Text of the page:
The prominent Islamic civil rights and advocacy group, the Council on American-Islamic Relations (CAIR) reported that 54 percent of eligible Muslim voters said they would vote for Kerry, while 26 percent favored Nader. A sizable 14 percent of Muslim voters said they are still undecided. (Fifty-five percent of the respondents said they voted for President Bush in the 2000 election.)
According to CAIR's survey of 1161 individuals taken this month, 34 percent of respondents said the Democratic Party best represents American Muslim interests, closely followed by the Green Party at 24 percent. Almost one-quarter (22 percent) of the respondents said no party reflected their views.
On other issues, only 11 percent of respondents said they are better off now than they were four years ago. Forty-five percent said they experienced some form of anti-Muslim discrimination or bias in the past year and 87 percent felt less secure since the invasion of Iraq. However, 81 percent said they feel free to practice their faith in America.
When asked to list the most important domestic issue they will use to determine a presidential choice, almost 40 percent of respondents cited civil rights, followed by the economy at 25 percent. More than 90 percent said American policy in the Middle East is the most important international issue.
Muslims from 43 states responded to the survey, with the most responses coming from California (17 percent), Texas (8 percent), Virginia (8 percent), New York (4 percent), Florida (4 percent), Illinois (7 percent), Michigan (5 percent), Ohio (5 percent), Maryland (5 percent), and New Jersey (4 percent).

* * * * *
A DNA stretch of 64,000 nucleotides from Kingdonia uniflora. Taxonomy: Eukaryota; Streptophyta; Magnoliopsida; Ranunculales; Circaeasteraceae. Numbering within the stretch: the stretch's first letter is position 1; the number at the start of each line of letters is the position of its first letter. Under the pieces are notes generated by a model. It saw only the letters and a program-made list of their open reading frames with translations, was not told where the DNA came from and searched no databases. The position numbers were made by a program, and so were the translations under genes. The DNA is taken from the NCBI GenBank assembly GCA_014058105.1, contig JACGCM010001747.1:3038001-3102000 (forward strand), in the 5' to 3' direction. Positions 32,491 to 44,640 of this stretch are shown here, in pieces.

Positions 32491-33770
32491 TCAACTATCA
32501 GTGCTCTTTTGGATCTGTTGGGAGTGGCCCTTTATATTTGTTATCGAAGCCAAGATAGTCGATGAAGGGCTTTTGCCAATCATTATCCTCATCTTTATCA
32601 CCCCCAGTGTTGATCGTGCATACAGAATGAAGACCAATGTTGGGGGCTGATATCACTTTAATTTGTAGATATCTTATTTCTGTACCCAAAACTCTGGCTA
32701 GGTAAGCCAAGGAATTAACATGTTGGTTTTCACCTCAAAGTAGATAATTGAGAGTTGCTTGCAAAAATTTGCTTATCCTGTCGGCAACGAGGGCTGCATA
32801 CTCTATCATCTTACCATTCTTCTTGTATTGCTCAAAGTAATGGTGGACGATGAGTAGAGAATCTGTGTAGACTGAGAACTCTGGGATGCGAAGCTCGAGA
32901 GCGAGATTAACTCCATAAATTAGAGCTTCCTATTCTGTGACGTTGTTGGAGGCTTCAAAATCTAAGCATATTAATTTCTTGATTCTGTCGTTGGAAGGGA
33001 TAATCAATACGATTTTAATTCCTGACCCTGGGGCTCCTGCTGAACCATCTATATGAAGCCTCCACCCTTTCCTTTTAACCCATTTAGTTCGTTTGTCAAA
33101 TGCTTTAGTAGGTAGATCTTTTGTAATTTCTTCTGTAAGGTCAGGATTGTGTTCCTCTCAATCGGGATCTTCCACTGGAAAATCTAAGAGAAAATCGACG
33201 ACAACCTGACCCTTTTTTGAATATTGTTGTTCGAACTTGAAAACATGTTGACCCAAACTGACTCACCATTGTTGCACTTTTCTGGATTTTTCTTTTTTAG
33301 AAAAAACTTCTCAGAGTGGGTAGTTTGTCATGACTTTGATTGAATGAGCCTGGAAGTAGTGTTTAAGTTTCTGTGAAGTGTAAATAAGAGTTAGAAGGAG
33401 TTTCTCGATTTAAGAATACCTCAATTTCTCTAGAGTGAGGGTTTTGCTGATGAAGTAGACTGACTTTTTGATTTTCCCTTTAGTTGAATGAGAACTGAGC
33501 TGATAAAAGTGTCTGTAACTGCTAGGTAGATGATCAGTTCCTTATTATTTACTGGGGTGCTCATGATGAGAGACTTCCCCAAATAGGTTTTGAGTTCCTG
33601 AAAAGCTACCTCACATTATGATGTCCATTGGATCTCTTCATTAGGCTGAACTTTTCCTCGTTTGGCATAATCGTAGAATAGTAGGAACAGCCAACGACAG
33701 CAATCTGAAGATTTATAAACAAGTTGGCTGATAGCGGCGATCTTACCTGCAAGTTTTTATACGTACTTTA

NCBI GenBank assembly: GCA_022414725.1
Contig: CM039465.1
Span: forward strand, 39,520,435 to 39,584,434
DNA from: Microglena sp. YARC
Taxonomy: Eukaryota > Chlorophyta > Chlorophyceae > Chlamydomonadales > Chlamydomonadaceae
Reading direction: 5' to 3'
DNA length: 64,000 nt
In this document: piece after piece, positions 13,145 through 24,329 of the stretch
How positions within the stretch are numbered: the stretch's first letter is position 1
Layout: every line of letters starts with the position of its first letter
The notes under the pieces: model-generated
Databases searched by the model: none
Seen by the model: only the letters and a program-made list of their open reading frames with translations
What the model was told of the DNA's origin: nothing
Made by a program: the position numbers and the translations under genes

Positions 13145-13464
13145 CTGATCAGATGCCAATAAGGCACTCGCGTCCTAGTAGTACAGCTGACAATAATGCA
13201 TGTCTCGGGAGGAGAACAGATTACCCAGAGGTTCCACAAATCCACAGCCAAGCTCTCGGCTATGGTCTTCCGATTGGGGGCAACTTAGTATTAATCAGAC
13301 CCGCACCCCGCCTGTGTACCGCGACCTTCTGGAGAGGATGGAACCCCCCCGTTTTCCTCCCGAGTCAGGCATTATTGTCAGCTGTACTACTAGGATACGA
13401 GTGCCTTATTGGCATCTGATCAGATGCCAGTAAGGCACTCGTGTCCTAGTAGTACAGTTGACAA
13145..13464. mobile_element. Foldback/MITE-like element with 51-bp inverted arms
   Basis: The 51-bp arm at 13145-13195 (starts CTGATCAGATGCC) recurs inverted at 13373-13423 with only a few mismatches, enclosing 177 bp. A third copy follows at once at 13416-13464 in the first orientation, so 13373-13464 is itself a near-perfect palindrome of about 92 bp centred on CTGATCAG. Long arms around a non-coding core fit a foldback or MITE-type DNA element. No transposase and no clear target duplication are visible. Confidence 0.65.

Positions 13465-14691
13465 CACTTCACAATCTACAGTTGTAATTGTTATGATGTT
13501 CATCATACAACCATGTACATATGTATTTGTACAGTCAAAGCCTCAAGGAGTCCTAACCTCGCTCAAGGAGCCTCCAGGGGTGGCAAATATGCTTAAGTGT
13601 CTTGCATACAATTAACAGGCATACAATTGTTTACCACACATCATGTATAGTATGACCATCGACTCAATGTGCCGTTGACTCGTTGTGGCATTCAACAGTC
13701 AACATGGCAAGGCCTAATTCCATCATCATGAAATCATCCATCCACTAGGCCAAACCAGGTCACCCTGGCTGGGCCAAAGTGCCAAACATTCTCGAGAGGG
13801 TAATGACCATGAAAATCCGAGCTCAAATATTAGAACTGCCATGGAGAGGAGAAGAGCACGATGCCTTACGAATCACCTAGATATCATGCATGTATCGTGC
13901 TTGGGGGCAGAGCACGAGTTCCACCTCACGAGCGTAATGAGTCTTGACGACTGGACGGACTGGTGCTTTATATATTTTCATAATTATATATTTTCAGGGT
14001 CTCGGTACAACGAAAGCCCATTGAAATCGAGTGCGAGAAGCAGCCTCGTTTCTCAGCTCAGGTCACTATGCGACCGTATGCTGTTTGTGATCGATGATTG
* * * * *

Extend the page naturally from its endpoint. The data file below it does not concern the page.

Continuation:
The two largest ethnic groups listed in the survey were South Asian (37 percent) and those from an Arabic-speaking background (28 percent). Thirty-five percent of respondents said they visit a mosque once a week, while a similar number go to mosques more frequently. Six percent said they do not go to a mosque at all. Almost all of the respondents said they are registered to vote or plan to vote in November.
(All figures are based on responses provided by eligible Muslim voters. Surveys were faxed and e-mailed to Muslim individuals and organizations nationwide.)
"This survey shows that presidential candidates will have to address issues of importance to Muslims if they wish to garner and maintain support in the Islamic community," said CAIR Executive Director Nihad Awad. Awad added that Muslims may be swing voters in politically-important states such as Michigan, Ohio and Florida.